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alieu4 alieu4 (Member)

i don't know

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I just need more encouragement or experiences from people who failed out TWICE and now working as a nurse. I'm at rock bottom. It gets discouraging hearing no after no. I tried appealing to retake the class, but that was a waste of my time. I emailed nursing programs around my area to see if they'll accept students who previously failed out another program. Only about 1 or 2 said they would and they're both ADN programs. I'm still hesitant on applying to those ADN programs.

I just wish I can pick up where I left off at another program. I was literally a semester away from graduating. I have all these nursing courses with nothing to show for it. Some days I feel motivated and ready to take what's mine by force but other days I feel down thinking about my situation.

Anyway, I don't want this post to turn into a pity party. I don't need anyone telling me they feel sorry for me lol. I know nursing is what I want to do. My vision is much clearer now after failing. I already created my personal plan of success after analyzing where I went wrong. I'm ready to begin a nursing program somewhere ASAP!!! The longer I wait around, the less motivated I become.

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If you can get in an ADN program, do it. It looks like your only option right now. There are literally hundreds of RN-to-BSN programs you can look at after licensure. Get the license. Everything else is gravy.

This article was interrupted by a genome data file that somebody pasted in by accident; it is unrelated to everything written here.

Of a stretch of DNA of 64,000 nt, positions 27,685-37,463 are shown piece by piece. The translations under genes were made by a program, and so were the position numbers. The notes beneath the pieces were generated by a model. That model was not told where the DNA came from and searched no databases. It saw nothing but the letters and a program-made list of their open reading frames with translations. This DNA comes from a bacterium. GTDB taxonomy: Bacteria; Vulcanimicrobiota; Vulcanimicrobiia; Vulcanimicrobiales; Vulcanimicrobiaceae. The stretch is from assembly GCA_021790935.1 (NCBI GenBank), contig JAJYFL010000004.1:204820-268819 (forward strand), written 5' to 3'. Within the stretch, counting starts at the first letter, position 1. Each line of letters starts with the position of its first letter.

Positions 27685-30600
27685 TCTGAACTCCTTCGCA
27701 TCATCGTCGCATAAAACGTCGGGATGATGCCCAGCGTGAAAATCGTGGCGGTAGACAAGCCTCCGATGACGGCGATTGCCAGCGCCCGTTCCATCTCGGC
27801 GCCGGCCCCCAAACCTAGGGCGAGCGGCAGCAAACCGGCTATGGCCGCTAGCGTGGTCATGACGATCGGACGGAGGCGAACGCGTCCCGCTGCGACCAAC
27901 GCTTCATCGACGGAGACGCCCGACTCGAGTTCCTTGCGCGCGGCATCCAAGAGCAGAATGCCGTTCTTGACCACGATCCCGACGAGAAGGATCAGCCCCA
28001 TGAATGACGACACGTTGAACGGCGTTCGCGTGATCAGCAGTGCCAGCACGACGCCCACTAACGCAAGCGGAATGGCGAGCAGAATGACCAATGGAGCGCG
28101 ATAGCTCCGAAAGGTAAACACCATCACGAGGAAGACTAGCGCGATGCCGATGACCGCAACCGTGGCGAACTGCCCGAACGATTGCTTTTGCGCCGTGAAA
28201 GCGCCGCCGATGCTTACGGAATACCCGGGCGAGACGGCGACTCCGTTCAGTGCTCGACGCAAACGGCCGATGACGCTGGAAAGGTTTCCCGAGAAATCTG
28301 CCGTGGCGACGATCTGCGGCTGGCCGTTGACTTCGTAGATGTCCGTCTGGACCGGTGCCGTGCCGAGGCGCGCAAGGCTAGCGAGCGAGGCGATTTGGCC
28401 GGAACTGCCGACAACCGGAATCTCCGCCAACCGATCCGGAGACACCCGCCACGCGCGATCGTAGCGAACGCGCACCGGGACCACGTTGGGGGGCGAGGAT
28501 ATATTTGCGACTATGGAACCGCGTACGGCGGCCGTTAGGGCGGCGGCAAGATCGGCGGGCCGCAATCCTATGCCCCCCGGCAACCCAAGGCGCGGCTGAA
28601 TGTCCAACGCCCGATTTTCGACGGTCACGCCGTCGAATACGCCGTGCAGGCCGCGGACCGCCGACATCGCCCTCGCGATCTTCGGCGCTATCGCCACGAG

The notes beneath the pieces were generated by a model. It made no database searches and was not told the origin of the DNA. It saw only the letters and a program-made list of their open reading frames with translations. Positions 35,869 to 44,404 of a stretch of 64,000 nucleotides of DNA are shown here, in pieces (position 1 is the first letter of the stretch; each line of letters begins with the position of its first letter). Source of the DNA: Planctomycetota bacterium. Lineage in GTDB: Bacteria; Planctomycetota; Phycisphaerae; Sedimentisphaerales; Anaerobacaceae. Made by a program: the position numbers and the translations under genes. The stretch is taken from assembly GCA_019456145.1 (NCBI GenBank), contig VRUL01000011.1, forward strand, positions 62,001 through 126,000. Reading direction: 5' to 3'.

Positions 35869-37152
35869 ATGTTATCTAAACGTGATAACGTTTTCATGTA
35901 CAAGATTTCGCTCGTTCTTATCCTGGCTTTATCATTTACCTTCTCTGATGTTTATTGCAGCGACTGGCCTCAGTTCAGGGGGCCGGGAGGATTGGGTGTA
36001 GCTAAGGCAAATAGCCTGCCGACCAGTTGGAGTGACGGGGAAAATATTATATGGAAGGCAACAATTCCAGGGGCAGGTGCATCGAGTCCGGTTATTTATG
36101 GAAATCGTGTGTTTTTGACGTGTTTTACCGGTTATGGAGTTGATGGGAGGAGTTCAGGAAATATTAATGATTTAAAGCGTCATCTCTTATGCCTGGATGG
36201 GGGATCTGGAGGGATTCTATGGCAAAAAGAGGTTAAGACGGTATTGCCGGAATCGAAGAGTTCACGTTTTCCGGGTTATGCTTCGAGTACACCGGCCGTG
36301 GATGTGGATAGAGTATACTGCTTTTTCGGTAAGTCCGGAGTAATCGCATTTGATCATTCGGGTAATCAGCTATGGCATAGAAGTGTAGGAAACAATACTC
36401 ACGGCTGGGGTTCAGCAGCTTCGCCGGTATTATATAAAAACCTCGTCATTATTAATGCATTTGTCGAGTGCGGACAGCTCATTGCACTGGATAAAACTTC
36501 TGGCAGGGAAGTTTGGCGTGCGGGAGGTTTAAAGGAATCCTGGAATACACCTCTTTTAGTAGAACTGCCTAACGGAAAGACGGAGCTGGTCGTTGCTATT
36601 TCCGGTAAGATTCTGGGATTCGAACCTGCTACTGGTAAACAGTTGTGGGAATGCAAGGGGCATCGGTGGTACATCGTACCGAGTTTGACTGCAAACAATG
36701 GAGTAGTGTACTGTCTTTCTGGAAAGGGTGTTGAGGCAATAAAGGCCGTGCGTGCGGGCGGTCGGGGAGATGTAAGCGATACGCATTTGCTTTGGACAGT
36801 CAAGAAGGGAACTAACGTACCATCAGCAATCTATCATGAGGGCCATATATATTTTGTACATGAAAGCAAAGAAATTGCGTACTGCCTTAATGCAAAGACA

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It may not be ideal, but go for the ADN program. Stick it out- do your thing and go back for the BSN. School isn't for everyone and I have seen so many close friends of mine fail out in the last semester. The struggle academically is no reflection of you as a nurse! Not everyone tests well

If you have the dedication to stick it out- I have no doubt that you will make an incredible nurse. Do what you have to, and you'll be so proud of yourself in the end. (Plus, id hate for you to regret walking away from the opportunity to be a nurse.)

you got it!

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Just curious, but why are you hesitant on applying to ADN programs? Many of them aren't as competitive as BSN programs and it seems like it'd be your best bet at this point. Like someone else pointed out, there are tons of bridge programs to apply for once you have your ADN.

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